Hiya! It is I, Bruce. I am here to tell you about a Fun Walk I had yesterday at Braid Hill with Kate and my buddy, Felix. This walk (which is one of my favourites) begins by Golf Course. Golf Courses are very mysterious human spaces: men walk purposefully about them with large bags and sticks, and occasionally a ball flies by which I am not allowed to chase. Also, Golf Courses are composed of large flat, inviting lawns which clearly say “gambol upon me.” Oddly, though, whenever we encounter one, I am not allowed to gambol but am sternly told to walk to heel. Yesterday, though, I was so happy to be engaged upon the business of Walking with Felix that I got away, and gambolled happily about the Golf Course. Then I did something in the middle of the big green lawn which made Kate shout “Oh No! Bruce!” in that way she often does. So I thought I’d cheer her up by rolling in something a horse had left nearby . . . sadly this did not seem to do the trick.
Felix remained in good spirits, however, and, fully fired up with eau de cheval, we ascended Hill. At the top of Hill it was clearly time for a game, and, after rummaging in the bushes I presented Felix with Old Ball.
Come down from there, Felix, it is time to throw Old Ball.
Look at me prance with Old Ball, Felix.
Time to throw Old Ball again, Felix.
What do you mean, its the end of the game?
Please throw Old Ball again, Felix.
Sadly, there was no more Old Ball fun for me as Kate decided it was time to take some pictures of her new sweater.
Such is life.
See you soon, love Bruce xxx
Skylarks and sunshine, whin and whin-coloured knitting. A yellow day.
(Mel gifted me several amazing Bruce-shaped stitch markers a while ago. One day I’ll show you the whole set. )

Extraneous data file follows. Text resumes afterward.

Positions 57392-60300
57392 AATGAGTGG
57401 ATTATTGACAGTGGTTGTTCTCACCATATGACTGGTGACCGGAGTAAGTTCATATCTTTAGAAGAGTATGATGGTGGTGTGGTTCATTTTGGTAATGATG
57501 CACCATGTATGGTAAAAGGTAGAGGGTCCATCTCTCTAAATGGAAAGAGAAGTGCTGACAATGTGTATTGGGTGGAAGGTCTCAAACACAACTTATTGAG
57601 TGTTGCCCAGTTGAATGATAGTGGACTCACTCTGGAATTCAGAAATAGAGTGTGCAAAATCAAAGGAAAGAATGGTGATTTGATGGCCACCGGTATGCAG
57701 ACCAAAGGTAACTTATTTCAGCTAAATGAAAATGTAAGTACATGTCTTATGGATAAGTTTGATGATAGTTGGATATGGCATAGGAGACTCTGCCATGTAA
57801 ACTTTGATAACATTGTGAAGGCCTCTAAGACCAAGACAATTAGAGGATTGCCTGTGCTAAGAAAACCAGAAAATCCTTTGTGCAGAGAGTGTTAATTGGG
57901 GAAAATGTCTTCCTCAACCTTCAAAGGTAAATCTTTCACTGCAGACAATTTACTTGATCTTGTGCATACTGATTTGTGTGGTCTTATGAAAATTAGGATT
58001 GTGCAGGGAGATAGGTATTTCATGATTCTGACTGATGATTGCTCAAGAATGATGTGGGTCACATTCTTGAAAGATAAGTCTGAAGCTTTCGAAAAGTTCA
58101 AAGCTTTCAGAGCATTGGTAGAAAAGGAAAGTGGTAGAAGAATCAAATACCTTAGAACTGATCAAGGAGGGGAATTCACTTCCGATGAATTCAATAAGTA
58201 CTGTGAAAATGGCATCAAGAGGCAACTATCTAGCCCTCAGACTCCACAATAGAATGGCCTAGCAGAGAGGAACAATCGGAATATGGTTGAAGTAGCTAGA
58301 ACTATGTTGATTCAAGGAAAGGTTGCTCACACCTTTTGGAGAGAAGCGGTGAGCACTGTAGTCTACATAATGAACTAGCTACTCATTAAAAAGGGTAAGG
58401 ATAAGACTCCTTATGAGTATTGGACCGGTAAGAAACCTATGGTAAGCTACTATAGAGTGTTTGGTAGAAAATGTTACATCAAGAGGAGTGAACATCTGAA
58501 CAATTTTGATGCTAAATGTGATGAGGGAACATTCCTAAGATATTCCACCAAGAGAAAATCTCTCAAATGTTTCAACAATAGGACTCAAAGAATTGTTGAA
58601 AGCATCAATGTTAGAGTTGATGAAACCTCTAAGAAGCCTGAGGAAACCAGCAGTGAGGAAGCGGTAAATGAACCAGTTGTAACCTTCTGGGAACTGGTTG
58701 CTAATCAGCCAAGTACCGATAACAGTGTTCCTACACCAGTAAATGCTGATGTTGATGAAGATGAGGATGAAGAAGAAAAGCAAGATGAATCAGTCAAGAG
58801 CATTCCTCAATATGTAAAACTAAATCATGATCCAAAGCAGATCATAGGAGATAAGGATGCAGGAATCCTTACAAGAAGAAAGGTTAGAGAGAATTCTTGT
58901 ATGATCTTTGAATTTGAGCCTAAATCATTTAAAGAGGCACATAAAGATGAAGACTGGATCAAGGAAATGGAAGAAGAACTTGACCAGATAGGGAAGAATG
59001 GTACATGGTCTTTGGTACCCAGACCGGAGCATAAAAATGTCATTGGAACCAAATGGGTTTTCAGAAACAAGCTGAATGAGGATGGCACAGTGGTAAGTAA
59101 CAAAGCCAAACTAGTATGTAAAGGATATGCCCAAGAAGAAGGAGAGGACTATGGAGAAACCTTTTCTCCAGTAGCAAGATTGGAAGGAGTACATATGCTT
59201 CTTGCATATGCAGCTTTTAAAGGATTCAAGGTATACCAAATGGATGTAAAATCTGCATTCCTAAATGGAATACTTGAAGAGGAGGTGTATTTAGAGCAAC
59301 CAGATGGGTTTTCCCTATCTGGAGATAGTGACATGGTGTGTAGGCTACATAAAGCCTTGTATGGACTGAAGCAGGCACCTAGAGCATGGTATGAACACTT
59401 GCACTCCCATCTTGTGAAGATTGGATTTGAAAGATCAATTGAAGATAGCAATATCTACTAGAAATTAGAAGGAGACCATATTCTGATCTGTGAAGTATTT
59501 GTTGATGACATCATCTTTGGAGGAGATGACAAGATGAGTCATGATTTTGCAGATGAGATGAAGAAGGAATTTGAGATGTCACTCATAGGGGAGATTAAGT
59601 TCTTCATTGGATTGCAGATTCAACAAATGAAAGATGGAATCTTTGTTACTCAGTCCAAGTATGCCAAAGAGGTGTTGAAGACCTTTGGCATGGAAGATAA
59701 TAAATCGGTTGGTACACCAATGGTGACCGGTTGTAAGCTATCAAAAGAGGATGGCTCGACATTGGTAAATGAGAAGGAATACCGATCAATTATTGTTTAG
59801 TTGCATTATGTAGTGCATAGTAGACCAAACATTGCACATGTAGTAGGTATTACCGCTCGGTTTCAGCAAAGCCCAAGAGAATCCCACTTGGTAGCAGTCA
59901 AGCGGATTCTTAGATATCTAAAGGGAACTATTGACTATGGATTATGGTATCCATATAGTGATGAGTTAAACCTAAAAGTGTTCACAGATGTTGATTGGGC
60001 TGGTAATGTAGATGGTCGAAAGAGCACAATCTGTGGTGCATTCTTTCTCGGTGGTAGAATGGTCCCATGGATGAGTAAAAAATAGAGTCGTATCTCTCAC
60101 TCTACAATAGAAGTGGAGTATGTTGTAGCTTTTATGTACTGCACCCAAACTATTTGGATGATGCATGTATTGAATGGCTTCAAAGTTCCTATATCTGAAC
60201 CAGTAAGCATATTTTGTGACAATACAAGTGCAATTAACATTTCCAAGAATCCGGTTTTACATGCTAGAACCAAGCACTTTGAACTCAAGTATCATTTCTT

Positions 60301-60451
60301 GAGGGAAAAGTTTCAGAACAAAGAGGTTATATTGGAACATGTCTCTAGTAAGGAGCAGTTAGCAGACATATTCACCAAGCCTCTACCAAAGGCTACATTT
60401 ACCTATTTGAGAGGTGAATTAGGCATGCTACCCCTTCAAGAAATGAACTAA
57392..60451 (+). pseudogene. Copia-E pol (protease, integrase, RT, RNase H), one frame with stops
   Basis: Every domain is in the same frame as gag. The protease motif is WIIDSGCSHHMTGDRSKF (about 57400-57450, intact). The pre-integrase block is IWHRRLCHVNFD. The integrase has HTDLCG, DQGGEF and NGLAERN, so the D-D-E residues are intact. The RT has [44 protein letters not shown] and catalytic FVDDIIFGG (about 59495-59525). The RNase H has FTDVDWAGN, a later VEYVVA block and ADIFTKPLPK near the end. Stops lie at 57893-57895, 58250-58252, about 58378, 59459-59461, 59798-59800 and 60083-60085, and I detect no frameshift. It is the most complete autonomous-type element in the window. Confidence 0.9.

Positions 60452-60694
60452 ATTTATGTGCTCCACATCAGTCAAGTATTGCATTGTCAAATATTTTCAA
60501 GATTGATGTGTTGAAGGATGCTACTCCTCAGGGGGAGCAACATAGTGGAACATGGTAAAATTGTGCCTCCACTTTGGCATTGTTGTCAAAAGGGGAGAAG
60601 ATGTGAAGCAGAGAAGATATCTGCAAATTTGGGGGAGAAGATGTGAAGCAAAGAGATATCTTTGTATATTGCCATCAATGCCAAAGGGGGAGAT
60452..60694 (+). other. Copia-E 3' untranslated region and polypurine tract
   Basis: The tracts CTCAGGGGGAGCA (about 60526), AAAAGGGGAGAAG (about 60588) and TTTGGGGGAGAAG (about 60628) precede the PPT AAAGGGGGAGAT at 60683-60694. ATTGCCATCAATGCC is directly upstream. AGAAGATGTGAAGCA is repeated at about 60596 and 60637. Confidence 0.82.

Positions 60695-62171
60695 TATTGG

Hiya! It is I, Bruce. Today I am here to tell you about the place called New Lanark.
As well as being an important World Heritage Site, New Lanark is a place where you can enjoy the spectacular scenery of the Falls of Clyde.
This was definitely the bit that interested me.
Up along the river banks and woods, there is much fun walking to be had. I smelt many interesting smells and went for a swim . . .
. . .I looked after the humans, hurrying them along the paths, and posing obligingly for photographs.
. . . I also heard some sounds that were new to me. For example, these icicles on the opposite bank made an interesting crrrrrrack and crrrrrash sound as they broke and fell into the river.
Then we came to a place called The Hide.
There was much excitement around The Hide because The Egg had just appeared in the nest of a Peregrine. The humans at The Hide had equipment through which Tom and Kate could look and see the Peregrine sitting on The Egg. Kate seemed quite interested in The Egg, but was perhaps even more animated by the colour of the Peregrine’s eyelids, which were apparently a very very very bright yellow. I was not allowed to look through the equipment, but I was very good on my lead and did not snaffle any of the Hide humans’ tasty meat-filled sandwiches while they were being distracted by the excitement of The Egg.
Now, I know and understand many human words — egg and chicken, for example, are two words that make a lot of sense to me. But two words that do not make sense are the words called Monkey Walking, which is what the humans shout at me with glee when I do this on a path with gaps in it:
The naming of things is perhaps the deepest of all human mysteries. For example, why is this crunchy, tasteless, pointless thing called Lichen when there is nothing to like about it at all?
Why is this piece of Scottish hydroelectrical equipment called YORKSHIRE?
Who named this bench BROWN LONG EARED BAT?
And which daft human decided that this fence should be called DONKEY?
Answers on a postcard, please . . .
See you soon, Love Bruce
Kate adds: A shout-out to Laura, the New Lanark ranger, who reads this blog and who we met on our walk today. Thanks so much to Laura and all her colleagues for their hard work maintaining this wonderful landscape for everyone to walk in and enjoy! xx